She stood still, eyes closed.
Maybe it was just her imagination.
At night, in her small apartment above The Reading Nook bookstore in town, she often thought she heard footsteps outside her door. Lurking, hiding.
But every time she checked, no one was ever there.
Another scrape against the house made her jerk. Then a muffled pop caused her to gasp. What was going on? This was not her imagination.
She made her way into the kitchen and closed the blinds. Standing next to the window with the blinds now shut, she thought she heard a footfall, a rattle.
And another pop.
A muffled curse.
Her breathing quickened once again and her heart picked up speed.
Someone was definitely near the garage. What should she do? Get the kids? Hide? The phone.
She needed to call the police. And Charles.
Trembling, knees almost knocking, she slapped the light switch on the wall and threw the room into total darkness.
A shudder ripped through her as she thought about the children sleeping down the hall. What if the person was trying to get into the house?
She had to protect the children.
Fighting the fear threatening to cripple her, she groped for the handset of the cordless phone on the counter beside the refrigerator.
The cool plastic slid into her palm and she felt for the digits. 9-1-1.
Lifting it to her ear, she waited, heart thudding so hard she wondered if she'd be able to hear the dispatcher. "9-1-1, what's your emergency?"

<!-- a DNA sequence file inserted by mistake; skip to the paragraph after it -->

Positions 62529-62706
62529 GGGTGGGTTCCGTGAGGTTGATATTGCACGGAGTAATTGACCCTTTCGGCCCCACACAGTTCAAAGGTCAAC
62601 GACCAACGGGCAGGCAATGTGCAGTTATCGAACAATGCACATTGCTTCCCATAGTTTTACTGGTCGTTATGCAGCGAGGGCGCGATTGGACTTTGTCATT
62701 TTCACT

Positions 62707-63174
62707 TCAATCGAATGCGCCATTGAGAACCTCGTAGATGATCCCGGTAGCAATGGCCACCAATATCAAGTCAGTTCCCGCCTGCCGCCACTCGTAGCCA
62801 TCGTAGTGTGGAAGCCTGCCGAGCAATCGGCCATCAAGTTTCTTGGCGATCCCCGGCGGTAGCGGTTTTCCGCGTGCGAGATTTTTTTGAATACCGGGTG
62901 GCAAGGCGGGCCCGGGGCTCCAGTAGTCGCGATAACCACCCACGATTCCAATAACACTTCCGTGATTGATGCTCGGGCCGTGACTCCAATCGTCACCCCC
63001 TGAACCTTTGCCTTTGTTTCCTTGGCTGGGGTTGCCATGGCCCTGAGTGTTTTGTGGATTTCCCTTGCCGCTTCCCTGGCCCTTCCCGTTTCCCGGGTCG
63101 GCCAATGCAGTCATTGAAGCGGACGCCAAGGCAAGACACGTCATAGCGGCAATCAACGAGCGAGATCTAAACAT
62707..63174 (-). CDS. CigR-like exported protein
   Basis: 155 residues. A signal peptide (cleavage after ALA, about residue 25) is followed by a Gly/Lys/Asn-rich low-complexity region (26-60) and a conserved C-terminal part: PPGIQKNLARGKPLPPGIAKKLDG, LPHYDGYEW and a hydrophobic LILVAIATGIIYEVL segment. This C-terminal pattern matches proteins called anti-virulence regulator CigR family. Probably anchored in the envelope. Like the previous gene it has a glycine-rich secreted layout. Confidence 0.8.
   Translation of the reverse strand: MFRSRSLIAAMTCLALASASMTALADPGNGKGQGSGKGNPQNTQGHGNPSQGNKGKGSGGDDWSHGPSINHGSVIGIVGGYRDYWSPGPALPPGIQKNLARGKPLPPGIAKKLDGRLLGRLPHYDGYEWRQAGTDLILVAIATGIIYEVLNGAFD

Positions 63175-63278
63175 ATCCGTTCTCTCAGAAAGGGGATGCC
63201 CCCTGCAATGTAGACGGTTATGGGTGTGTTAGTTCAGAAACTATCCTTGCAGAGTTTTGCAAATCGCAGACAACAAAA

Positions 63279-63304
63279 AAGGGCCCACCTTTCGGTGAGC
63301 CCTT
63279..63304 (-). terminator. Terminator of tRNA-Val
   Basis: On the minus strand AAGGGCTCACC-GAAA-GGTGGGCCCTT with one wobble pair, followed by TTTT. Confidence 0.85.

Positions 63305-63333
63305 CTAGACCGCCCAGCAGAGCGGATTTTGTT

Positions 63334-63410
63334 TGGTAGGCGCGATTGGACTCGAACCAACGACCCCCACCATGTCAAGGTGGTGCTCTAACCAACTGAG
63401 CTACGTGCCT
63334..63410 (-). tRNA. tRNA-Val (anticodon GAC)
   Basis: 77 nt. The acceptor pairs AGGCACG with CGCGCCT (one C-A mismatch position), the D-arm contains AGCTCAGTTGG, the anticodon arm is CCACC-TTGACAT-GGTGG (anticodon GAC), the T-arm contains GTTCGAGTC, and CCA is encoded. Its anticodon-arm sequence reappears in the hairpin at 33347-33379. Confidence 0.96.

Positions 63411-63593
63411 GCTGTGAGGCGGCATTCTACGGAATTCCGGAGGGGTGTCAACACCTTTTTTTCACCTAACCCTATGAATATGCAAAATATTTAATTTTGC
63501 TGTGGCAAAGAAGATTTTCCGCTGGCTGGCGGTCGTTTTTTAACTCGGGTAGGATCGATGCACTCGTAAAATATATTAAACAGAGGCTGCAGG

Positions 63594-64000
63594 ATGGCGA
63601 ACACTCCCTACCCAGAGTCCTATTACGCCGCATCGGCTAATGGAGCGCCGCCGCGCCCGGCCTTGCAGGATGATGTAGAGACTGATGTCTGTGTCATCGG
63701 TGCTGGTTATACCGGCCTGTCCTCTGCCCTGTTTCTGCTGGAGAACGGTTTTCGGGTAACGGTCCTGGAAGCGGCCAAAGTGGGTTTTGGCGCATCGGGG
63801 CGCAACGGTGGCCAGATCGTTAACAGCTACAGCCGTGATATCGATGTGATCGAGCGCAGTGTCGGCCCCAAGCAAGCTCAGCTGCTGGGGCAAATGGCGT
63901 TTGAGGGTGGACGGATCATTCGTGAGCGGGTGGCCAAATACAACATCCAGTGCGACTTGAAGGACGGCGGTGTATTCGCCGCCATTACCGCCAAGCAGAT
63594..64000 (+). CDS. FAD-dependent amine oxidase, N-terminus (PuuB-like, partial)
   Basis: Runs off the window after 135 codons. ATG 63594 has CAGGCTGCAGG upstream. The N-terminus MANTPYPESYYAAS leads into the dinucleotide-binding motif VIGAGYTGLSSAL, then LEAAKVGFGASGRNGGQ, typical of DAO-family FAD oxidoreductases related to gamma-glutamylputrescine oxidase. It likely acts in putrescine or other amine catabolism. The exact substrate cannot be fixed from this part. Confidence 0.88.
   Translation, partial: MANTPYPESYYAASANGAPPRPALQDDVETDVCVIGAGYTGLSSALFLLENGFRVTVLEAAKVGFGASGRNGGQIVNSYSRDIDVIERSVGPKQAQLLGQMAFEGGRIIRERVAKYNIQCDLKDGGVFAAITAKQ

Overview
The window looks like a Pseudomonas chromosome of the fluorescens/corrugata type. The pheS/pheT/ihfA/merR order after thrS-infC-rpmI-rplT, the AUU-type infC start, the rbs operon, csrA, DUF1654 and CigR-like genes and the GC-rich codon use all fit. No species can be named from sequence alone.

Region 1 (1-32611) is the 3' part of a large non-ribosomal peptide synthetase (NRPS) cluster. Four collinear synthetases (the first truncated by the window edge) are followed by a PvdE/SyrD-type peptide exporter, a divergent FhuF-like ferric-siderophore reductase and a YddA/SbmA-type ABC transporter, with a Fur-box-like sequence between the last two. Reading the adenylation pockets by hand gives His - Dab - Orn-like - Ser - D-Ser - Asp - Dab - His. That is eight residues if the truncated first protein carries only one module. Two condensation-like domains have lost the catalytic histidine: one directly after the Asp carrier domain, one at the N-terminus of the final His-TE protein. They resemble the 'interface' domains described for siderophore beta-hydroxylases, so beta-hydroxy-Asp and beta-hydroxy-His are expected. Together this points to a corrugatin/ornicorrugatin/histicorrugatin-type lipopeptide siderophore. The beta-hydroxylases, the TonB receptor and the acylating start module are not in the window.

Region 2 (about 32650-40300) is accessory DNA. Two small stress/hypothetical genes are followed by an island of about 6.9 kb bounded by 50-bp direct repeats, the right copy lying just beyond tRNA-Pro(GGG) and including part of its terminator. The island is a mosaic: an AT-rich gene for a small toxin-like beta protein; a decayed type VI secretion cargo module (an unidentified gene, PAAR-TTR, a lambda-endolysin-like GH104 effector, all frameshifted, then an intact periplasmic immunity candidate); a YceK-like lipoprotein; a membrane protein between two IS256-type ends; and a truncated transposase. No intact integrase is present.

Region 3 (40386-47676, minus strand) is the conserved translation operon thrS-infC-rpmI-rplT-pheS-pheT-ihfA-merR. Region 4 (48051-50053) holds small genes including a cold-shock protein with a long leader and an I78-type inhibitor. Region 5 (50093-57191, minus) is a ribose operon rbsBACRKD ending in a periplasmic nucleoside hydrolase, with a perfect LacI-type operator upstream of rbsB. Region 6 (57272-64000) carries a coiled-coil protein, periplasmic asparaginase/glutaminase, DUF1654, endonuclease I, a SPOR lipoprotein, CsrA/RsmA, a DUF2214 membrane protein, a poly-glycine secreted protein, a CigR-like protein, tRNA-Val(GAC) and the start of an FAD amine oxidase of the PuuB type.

"Someone's outside the house," she whispered. "Charles Fitzgerald's home. I think he's trying to get in."
"Ma'am, stay on the line. Can you get somewhere to hide?"
"No. I'm responsible for two children sleeping in two different rooms. If I wake them to hide The noise they would make No."
"Someone is on the way, ma'am, just stay on the line."
Demi did as the woman said, while the garage door drew her attention. It was closed, yet she peered out anyway to find the space empty. But the door.
It moved. Rattled.
Sucking in a deep breath, she said, "He's by the garage."
"Help is coming." A pause. "Is Dr. Fitzgerald there?"
"No, I'm his nanny. I'm staying here with the children while he made a house call."
Another pause that seemed like a lifetime. Then, "I've alerted Detective Owen Fitzgerald, Charles's brother, that there's trouble at your location. He's on his way."
"Thank you." Still the fear churned inside her.